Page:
Finnish Spitz - The Dogington Post
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Finnish Spitz

Description

The Finnish Spitz, also referred to as Suomenpystykorva or Finsk Spets, is a breed of square, muscular dog that originated in Findland. It belongs to the non-sporting breed family which is a diverse group of canines that are notable for their sturdy built as well as unique personality and appearance. Finnish Spitz has been bred for hunting. Their short double coat is soft and dense outside, and long and harsh underneath. The breed resembles a fox. Coat colors usually include red-brown, golden-red, yellowish-red, and honey-colored, with or with no white markings.

Height and Weight

Both the male and female members of the Finnish Spitz breed normally stand a height of 15 to 20 in at the withers, and weigh between 31 to 35 lbs.

Temperament

Finnish Spitz, in general, is an active, keen, and courageous dog. They are keen, playful, and capable of responding well to obedience training especially when the owner is firm yet gentle in their approach. The breed has been recognized for being excellent hunting dogs. They relate well with children and adults, and make excellent family companions. Besides, they get along fairly well with other animals. Lack of human leadership can lead to these little fellows becoming overly protective and demanding. Some also become domineering and rather dog aggressive. Early socialization is also necessary to keep Finnish Spitz from becoming aloof around strangers. These dogs are curious and lively. The breed tends to be loyal to their master, though may require a lot of patience and understanding. Finnish Spitz pets generally make fair watchdogs as they have been bred to bark a lot, but not as guardians.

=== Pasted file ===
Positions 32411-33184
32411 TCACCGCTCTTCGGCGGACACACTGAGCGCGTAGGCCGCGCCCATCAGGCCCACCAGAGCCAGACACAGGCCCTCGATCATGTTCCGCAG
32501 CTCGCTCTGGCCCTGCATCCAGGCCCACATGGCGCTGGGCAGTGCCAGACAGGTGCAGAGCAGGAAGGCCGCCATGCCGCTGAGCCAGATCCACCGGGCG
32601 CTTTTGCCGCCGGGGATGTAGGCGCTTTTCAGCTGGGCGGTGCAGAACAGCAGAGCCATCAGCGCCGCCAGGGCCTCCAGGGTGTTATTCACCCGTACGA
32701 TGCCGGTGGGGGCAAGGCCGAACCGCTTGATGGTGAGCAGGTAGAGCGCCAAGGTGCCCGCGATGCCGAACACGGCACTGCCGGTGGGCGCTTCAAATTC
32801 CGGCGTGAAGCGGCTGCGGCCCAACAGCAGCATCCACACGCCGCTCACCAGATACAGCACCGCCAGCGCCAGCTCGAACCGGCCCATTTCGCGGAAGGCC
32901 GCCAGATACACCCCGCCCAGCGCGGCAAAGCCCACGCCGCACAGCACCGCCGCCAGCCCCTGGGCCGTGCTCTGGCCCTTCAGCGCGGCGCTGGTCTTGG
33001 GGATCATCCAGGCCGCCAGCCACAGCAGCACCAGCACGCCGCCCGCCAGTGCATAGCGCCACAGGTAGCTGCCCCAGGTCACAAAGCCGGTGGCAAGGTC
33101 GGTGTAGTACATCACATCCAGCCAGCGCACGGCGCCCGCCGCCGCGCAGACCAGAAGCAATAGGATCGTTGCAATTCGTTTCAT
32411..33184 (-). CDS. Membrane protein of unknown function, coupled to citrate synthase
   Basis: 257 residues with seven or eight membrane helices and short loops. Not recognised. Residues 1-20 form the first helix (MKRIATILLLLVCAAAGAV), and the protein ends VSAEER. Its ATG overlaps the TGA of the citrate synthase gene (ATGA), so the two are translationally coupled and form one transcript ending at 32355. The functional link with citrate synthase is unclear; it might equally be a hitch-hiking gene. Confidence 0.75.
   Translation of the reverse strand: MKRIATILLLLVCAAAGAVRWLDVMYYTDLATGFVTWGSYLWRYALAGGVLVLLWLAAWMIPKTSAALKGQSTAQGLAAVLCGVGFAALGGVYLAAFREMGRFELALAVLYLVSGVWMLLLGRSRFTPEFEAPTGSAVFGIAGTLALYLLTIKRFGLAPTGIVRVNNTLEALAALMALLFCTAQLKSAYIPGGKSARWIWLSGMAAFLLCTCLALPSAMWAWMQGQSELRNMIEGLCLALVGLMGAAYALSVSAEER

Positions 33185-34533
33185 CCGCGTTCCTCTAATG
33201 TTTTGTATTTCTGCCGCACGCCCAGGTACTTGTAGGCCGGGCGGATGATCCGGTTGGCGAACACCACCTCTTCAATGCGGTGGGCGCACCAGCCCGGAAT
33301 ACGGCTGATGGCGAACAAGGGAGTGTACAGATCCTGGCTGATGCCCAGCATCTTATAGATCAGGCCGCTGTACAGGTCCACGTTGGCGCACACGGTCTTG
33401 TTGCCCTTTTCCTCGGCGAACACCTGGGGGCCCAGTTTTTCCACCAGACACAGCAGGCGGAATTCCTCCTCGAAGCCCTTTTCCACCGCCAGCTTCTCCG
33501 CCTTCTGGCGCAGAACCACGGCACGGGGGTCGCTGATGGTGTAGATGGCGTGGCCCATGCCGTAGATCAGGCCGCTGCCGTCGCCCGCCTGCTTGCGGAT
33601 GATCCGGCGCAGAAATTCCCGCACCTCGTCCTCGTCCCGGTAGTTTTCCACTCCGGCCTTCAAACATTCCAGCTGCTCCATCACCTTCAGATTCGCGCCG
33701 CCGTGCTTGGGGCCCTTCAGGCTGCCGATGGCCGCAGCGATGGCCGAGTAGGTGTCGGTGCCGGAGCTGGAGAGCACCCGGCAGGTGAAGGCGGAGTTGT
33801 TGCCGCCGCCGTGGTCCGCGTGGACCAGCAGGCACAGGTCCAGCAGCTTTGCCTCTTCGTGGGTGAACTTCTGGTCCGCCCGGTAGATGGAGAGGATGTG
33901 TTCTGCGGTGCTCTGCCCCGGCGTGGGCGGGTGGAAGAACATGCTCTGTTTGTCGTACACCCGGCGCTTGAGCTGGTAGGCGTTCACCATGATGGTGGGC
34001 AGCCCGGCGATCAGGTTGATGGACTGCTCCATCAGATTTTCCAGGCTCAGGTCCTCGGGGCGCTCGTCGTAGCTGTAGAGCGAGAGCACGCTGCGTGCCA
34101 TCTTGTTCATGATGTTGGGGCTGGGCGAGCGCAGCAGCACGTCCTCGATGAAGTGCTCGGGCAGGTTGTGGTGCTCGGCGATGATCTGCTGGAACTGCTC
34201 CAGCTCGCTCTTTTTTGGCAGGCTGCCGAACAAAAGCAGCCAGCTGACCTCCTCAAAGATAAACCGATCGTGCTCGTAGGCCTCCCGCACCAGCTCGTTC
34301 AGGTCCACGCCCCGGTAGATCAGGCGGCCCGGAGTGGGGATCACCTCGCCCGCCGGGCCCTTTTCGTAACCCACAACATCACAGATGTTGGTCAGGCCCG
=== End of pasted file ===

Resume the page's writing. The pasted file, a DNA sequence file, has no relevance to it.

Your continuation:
Grooming

Finnish Spitz tend to have minimal coat care requirements. Although they shed heavily as certain periods, their coat only needs weekly brushing. Combing efforts, however, may be stepped up at the time when the breed becomes a heavy shedder.

Health Concerns

Members of the Finnish Spitz are generally a healthy breed. They are not prone to genetic ailments, and have an average lifespan of about 10 to 14 years. Nonetheless, like any other canine, the breed is also susceptible to a few health issues. These include cataracts, HD, and luxating patella.

Best Environment

Finnish Spitz can thrive in apartment-living provided that they get to receive sufficient exercise. They are fairly inactive indoors, and would prefer living in areas with cool climates. The breed requires a lot of daily exercise. Taking them out for long walks or jogs is ideal to keep them stable-minded. Finnish Spitz usually makes a good jogging partner.

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